Abstract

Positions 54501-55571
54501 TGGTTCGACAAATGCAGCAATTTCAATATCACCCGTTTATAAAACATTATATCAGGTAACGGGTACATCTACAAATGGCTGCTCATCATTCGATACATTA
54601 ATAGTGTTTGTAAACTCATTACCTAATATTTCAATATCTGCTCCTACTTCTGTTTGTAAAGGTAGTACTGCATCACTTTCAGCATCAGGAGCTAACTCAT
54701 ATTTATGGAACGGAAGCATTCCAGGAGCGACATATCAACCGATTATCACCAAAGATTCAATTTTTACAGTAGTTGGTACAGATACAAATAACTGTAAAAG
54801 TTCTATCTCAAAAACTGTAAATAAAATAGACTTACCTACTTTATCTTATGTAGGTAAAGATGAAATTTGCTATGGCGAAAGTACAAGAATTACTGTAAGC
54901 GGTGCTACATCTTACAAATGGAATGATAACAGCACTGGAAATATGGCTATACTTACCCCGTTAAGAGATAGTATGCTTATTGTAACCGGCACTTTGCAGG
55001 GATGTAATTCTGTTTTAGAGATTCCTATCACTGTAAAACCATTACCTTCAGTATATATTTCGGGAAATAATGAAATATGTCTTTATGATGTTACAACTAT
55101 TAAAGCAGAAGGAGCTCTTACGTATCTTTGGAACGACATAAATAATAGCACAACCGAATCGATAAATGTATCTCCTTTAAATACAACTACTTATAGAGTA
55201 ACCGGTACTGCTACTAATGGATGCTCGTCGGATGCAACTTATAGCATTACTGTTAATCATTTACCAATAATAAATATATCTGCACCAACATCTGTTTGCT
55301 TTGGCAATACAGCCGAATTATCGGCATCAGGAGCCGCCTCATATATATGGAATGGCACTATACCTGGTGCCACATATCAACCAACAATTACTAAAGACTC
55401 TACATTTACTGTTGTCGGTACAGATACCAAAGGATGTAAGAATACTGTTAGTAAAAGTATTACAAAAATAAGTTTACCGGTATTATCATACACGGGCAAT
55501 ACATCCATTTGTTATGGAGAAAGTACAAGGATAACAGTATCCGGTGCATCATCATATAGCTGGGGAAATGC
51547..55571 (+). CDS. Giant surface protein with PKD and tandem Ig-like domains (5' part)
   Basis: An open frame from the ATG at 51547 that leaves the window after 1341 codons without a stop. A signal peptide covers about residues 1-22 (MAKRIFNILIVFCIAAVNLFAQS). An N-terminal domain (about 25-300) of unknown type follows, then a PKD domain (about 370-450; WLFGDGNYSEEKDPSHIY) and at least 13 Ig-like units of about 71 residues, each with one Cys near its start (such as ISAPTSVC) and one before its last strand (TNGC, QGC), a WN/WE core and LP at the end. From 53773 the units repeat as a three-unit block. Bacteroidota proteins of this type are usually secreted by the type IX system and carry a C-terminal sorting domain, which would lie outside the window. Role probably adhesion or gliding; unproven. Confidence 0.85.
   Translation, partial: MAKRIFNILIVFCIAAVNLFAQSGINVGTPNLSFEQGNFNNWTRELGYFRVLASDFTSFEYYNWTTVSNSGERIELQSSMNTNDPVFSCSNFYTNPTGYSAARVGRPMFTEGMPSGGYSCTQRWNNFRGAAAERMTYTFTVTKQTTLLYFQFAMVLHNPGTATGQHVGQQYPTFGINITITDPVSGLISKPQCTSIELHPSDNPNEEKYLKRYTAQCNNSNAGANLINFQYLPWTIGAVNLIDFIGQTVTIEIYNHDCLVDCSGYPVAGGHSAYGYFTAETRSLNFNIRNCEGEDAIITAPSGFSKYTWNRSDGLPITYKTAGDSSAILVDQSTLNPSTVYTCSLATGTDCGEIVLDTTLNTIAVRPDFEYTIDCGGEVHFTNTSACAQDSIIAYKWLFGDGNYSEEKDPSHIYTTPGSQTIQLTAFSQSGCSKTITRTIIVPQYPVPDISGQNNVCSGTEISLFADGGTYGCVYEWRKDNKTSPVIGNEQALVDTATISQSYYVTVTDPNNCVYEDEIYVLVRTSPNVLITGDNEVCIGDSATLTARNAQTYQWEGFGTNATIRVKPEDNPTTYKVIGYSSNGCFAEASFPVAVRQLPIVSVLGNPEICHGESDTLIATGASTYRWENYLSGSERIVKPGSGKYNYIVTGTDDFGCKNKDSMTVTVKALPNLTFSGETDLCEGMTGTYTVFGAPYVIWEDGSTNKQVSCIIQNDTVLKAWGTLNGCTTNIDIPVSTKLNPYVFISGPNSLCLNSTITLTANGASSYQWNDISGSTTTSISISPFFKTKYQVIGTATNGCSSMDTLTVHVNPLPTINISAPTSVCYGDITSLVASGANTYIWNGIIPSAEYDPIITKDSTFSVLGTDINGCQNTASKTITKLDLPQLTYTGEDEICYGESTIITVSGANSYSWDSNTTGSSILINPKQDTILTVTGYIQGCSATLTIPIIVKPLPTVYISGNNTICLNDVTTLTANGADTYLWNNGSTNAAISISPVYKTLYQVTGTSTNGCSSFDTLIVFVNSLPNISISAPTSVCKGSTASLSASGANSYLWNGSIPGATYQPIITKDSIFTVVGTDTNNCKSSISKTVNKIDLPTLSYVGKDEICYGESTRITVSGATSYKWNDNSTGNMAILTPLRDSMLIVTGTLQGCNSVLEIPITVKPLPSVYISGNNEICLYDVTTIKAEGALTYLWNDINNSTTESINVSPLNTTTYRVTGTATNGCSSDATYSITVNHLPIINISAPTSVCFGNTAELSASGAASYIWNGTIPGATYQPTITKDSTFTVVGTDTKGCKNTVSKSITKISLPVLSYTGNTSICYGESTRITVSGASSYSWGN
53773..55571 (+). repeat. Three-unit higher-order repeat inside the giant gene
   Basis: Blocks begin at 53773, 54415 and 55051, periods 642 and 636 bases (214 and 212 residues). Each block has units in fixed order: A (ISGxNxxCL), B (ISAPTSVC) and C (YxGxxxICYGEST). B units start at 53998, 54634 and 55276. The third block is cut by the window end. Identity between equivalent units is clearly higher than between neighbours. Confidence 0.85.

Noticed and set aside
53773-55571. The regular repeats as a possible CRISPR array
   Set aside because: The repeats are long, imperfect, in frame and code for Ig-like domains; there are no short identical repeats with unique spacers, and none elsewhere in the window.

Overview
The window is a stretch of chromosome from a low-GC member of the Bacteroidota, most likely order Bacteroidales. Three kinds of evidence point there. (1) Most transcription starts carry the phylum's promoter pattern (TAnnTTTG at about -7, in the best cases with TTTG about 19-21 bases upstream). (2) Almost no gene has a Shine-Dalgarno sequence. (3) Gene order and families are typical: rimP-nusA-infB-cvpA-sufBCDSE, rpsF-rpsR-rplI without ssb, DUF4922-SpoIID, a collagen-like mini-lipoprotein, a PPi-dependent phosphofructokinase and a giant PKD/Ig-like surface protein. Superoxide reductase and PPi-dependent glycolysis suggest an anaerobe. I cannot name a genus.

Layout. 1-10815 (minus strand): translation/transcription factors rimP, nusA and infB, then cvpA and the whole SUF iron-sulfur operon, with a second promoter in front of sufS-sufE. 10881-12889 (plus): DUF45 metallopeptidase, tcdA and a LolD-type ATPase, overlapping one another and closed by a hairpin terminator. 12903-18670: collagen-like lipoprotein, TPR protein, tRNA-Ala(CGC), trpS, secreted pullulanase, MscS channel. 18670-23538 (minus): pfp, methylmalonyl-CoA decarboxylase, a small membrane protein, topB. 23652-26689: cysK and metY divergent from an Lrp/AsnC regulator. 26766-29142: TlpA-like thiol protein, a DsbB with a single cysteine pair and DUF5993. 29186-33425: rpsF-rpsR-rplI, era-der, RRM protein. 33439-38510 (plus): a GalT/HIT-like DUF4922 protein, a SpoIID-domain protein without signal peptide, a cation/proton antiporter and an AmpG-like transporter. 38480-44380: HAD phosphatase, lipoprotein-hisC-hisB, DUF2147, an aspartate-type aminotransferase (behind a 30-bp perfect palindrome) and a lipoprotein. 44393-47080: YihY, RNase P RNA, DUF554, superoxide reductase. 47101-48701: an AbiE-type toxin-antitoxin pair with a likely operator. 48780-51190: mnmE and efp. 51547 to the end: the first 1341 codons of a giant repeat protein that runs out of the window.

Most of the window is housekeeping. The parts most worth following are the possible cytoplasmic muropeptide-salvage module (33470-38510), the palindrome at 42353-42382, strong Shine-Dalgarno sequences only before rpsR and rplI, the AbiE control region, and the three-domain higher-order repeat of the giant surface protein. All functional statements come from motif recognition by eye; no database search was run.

An area near Corpus Christi, Texas, comprises two large, coast-parallel, listric-normal growth faults detached on mobilized shale. Like with most large Gulf of Mexico listric-normal (i.e., growth) faults, fault planes dip basinward, accommodate large amounts of extension, and link along strike with other growth faults. Less characteristically, the hanging wall of the growth-fault system comprises an elongate ridge whose strike is coast-perpendicular and, hence, orthogonal to the growth faults. A high-angle, coast-perpendicular normal fault orthogonal to the growth faults nucleates on the roof of the ridge. A model for the concomitant development of coast-parallel and coast-perpendicular ridges and faults is proposed to explain the development of the orthogonal fault. First, the early development of coast-parallel and coast-perpendicular ridges could have been related to convergent thin-skinned shortening, differential loading, or a combination of the two. Second, when large seaward translation occurred, ridges having different orientations evolved differently. Those oriented parallel to the direction of maximum extension (coast perpendicular) were subjected to little or no extension; conditions were thus set for a later nucleation of the orthogonal fault above the coast-perpendicular ridge during a much later stage of extension. In contrast, ridges striking perpendicular to the direction of maximum extension (coast parallel) underwent collapse and acted as nucleation points for coast-parallel growth faulting.

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